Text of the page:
As adults who are part of this rapidly globalizing world, we’re often asked to pinpoint the exact, city that we identify as our home. Honestly, it is the hardest question to answer after “…the nation wants to know.” For some people pat comes the answer, it’s mostly the city where they were born and raised. Where they bought their first home or had their first child etc. These answers are usually related to some significant moment in their life. This however, isn’t the case for the larger segment of our society. Take me for example; I was born in New Delhi, raised in Calcutta, college in Pittsburgh, grad school in Boston and worked in Mumbai, albeit briefly. So, when I’m asked where’s home, I find myself, flummoxing, just a little bit. To me, Calcutta will always be dear, I grew up here, my parents live here, my childhood is associated with this city, but, is this where I feel I belong? Or is it simply, just an emotional attachment, since the people I love and need in my life live here. On days that I was terribly homesick while still in college, I’d wonder if I simply missed mom and dad, or did I miss the city? More often than not, I must confess, I missed my family, my bed and my own bathroom. Living in the dorms and sharing your bathroom with 30 other girls can do that to you.
When we graduated high school, the obsession was to leave Calcutta, immediately. It was understood that one must “get out of Cal.” I too carried this feeling of wanting to leave the city that had watched us grow, protected us and given us the perks of innumerable Bangla Bandhs, thanks to the rivalry between CPI(M) and TMC. It was only, when I left the country did, my inner Shahrukh Khan from Swades surface. I became, Suniel Shetty from Border, not missing the opportunity to say, Bharat mata ki jai! 🙂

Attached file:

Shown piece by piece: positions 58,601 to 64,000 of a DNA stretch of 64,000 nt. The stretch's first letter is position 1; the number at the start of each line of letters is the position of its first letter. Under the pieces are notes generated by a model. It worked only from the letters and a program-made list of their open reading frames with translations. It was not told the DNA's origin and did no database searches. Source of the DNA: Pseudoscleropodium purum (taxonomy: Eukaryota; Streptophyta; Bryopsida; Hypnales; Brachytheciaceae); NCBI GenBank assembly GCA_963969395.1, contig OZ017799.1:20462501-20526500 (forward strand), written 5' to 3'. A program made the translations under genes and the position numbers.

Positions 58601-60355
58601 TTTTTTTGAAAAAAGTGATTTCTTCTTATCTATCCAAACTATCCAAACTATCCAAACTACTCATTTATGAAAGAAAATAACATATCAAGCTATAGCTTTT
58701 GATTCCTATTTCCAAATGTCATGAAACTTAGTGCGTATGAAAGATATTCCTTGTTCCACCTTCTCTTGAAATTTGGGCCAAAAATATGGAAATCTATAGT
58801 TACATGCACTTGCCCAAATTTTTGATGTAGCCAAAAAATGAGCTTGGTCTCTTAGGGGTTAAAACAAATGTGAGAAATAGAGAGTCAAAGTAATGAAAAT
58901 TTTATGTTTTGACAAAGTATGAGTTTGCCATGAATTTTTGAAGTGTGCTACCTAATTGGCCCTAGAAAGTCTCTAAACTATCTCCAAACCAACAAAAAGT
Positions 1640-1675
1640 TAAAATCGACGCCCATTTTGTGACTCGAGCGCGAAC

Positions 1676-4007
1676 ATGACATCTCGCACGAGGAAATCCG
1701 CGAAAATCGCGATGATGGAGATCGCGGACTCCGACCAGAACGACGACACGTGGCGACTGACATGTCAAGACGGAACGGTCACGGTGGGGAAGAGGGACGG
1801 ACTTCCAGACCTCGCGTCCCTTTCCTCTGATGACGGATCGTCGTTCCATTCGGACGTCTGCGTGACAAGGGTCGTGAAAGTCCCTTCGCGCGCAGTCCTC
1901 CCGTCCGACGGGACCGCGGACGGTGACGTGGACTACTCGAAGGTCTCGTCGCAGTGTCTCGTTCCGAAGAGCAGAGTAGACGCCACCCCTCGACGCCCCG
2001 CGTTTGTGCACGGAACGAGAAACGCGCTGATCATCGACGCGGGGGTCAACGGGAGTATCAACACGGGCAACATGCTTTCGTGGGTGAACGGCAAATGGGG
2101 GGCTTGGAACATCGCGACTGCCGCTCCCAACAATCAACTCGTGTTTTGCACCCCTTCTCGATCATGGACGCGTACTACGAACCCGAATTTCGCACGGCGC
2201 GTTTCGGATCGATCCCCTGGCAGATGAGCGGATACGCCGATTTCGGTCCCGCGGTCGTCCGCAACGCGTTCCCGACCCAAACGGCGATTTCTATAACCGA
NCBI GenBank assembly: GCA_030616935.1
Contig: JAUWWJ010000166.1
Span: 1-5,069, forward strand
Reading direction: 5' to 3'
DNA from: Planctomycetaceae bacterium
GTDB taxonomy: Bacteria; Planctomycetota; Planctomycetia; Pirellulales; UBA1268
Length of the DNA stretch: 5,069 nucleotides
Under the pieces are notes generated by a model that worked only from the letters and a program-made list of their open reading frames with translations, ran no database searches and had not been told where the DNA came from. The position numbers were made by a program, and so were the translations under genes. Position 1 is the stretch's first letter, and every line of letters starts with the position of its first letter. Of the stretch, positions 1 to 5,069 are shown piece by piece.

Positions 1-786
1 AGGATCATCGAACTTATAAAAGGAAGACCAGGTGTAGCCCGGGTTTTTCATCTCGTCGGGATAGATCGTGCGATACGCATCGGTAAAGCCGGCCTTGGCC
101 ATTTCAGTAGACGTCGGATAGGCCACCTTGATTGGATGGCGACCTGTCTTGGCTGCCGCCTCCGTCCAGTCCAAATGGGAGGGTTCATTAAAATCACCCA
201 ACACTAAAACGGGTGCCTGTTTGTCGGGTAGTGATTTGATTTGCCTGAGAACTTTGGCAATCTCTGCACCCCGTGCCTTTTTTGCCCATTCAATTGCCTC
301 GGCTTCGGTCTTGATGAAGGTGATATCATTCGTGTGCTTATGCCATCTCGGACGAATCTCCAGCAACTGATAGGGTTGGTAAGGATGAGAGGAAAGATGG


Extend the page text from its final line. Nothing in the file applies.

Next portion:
My first two years in Pittsburgh were miserable. I would fly back home twice a year, just to get away from everything America. One should have seen me on May, 27th 2010. It seemed as though I was being sent to prison, when I packed up to leave for Boston. I heard, Mariah Carey’s It’s a wrap on loop as my plane took off from Pittsburgh. Somewhere, my overdramatic Bengali self enjoys such moments.
Looking back, I think it was Boston where I found myself. People, who have lived in various cities, will tell you that by the time you leave a city, it has engulfed you and you land up leaving behind a little piece of your heart there. Every city in its unique way teaches you something. It could be something about yourself, how you deal with breakups, how to keep your head down and power through school, one’s strength of character is tested and a bond is thus created. We may find ourselves loving a place more than the others, but essentially, that has got to do more with the people and the memories you make at that particular place. I loved Boston, I had already been living and studying in the U.S. for about four years when I moved there, everything seemed familiar, so the transition to a new city was smooth. I remember leaving the airport and taking Storrow Drive down to Commonwealth Ave. to get to my apartment and falling in love with the city instantly. Boston was a city of many firsts for me, and for that reason it’ll always remain a huge part of my global home.
I cannot end this post without talking about, how some cities that were once a cause of great joy, leave a disturbing aftertaste. New York, for me is that city. A city, that I frequently visited during my time in Boston. Some wonderful memories associated with it, but it’s also a city that caused me a lot of hurt and pain. A place, I’d probably think a lot before visiting again.
Cities do that to us. They imprint on us. They mark us as their own, and consume us with every fiber of their being until we can’t tell ourselves apart.